Snoop Dogg on the highs and lows of his transformation

Written by By Sarah Davidson, CNN

Snoop Dogg is one of pop culture’s most versatile stars. Last year, he released a top 10 album, wowed the crowds at Coachella with a track off “Boom Clap” and launched his own Emmy-nominated Netflix documentary, “Snoop Dogg’s Father Hood.”

He’s also a drug dealer, a visionary entrepreneur, an outspoken critic of police violence and everything in between.

Nowhere is this multifaceted force more at ease than in “Delta,” a smart, fast-paced documentary exploring the life of the rapper from his days as a gangster with his hair slicked into huge bouffant afros to his present as a billionaire businessman.

This documentary taps into the filmmaker’s own childhood memories of Snoop’s graffiti-covered, Compton neighborhood to depict the substance of Snoop’s lyrics and his steadfast commitment to serving the downtrodden.

“I was raised by single mothers — my mom and my stepdad — so I was raised to be positive, I was raised to love my mother,” Snoop said in a recent interview. “That’s what I want everybody else to learn from that because that’s how I was raised — I had different mothers.”

Snoop has done much to champion these ideals in his own life. Many of the stories surrounding the rapper are touched upon in “Delta,” from his time growing up in poverty to his current wealthy lifestyle. It’s this bizarre mix of narratives that sets “Delta” apart from many of its fellow documentaries.

Producer Jonathan Knight recalls a simple and unremarkable childhood where he watched “Swamp People” and “Outnumbered” without being aware of their renowned connection to the hip-hop star. “One time I happened to be back in the house after school, and I heard Snoop Dogg ‘Drop It Like It’s Hot’ in the background,” Knight explains. “When I walked in, my mom was there.”

“That’s when I knew that’s my dad, that’s my dad, so I really knew that Snoop was [my dad],” he says.

Indeed, Snoop’s relationship with his mother was complex and riddled with dysfunction. Both are the brains of the family, as his mother was a skilled dentist and composer. Snoop’s father, by contrast, is generally described as a ‘dictator’ and prone to both substance abuse and violence.

Snoop points out that many of the impoverished conditions in Compton during his early years could be passed on to his son, who grew up in what was at the time an unsafe and violent place. “We actually raised a kid that was that way, because we grew up in that neighborhood, so nobody could separate me from that, you know what I’m saying,” he says.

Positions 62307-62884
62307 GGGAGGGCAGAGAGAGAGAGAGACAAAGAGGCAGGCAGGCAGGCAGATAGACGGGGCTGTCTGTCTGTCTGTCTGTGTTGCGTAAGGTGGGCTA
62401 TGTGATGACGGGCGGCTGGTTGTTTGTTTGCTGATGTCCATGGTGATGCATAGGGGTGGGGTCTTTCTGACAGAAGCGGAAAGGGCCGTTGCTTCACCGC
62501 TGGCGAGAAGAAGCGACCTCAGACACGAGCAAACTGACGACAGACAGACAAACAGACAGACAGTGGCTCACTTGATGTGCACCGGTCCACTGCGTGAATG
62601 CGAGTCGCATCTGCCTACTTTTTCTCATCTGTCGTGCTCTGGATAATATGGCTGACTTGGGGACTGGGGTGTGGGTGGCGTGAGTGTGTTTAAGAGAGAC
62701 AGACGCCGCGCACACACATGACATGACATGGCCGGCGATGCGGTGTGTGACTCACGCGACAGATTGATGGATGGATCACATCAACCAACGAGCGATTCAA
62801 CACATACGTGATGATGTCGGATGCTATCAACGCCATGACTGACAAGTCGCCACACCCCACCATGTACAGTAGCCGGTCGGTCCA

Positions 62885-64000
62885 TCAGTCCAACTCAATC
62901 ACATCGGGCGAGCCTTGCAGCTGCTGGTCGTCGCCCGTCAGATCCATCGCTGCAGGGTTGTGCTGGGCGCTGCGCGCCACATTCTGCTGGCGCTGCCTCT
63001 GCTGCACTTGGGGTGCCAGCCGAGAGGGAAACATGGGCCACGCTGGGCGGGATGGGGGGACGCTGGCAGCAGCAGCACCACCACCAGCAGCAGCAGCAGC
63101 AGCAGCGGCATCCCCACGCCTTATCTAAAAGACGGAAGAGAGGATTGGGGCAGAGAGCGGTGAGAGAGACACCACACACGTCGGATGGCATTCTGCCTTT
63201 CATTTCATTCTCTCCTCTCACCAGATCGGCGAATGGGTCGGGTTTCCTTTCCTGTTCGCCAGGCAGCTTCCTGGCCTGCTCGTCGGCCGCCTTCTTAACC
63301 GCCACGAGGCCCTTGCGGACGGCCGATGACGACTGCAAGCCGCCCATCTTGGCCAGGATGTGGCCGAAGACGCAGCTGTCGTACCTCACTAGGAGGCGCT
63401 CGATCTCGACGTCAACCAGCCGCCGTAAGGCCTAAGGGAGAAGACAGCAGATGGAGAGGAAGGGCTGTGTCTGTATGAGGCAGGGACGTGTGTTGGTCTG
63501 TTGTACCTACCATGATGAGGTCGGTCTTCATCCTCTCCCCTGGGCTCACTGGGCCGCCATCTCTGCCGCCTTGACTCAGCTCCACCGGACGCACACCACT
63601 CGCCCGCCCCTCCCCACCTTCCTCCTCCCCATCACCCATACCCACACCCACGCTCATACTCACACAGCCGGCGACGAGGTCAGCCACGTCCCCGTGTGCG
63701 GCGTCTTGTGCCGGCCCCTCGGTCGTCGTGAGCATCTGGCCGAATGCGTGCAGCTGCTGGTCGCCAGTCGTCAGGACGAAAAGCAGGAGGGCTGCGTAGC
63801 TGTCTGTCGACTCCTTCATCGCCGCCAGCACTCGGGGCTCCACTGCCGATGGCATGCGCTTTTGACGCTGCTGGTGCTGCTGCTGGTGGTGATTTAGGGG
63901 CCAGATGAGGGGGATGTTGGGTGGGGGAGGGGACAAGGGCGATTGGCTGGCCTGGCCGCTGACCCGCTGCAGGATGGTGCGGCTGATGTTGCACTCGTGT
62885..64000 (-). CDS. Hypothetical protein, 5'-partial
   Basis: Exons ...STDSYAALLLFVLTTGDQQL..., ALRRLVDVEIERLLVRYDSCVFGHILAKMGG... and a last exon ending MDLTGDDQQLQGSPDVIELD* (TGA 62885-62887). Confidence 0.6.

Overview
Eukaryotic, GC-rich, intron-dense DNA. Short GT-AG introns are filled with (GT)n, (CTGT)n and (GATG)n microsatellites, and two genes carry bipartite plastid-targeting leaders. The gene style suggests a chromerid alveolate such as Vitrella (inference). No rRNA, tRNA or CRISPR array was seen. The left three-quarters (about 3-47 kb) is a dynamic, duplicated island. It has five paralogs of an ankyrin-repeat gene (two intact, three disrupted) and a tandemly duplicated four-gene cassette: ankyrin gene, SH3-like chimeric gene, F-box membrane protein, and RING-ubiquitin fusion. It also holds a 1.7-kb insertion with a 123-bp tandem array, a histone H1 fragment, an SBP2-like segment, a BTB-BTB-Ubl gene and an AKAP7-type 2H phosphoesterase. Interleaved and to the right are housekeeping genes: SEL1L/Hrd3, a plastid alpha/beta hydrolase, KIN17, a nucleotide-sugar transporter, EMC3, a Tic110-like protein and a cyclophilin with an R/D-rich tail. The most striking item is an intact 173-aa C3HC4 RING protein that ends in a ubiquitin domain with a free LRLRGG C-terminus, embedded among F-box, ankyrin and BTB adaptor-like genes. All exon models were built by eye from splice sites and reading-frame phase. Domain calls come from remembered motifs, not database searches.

With documentary film generally confined to certain geographic locations, having a link to the actual city where Snoop grew up is invaluable in “Delta.” It’s this shared experience that allows the film to touch on the concerns of both the rappers and the filmmakers.

Knight tells CNN it’s always been his goal to make documentaries that talked to the people who made history. “We really wanted to try to capture the spirit of the music,” he says. “We didn’t want to make another documentary that was just ‘here’s some dude in some s—ty place. Then there’s some dude who’s doing good, and then there’s some dude doing bad. We wanted to show the whole spectrum of it.”

Snoop takes this approach to his own life, and it’s evident when he talks about his plans to help young people in and around Compton. His “Lavender” foundation works with many high schools across Los Angeles to steer students away from crime and towards higher education.

“I want to try to inspire the kids that come up after me to really say, ‘You know what? I’m so much better than where I come from, I’m going to live in a place like this and do something with my life.’”

From Los Angeles to Germany, Snoop’s mission to help those impacted by his own experience as a youngster remains as revolutionary as ever. “He’s changing the city,” says Knight. “He’s changing his city, and that’s what makes him such a special man.”

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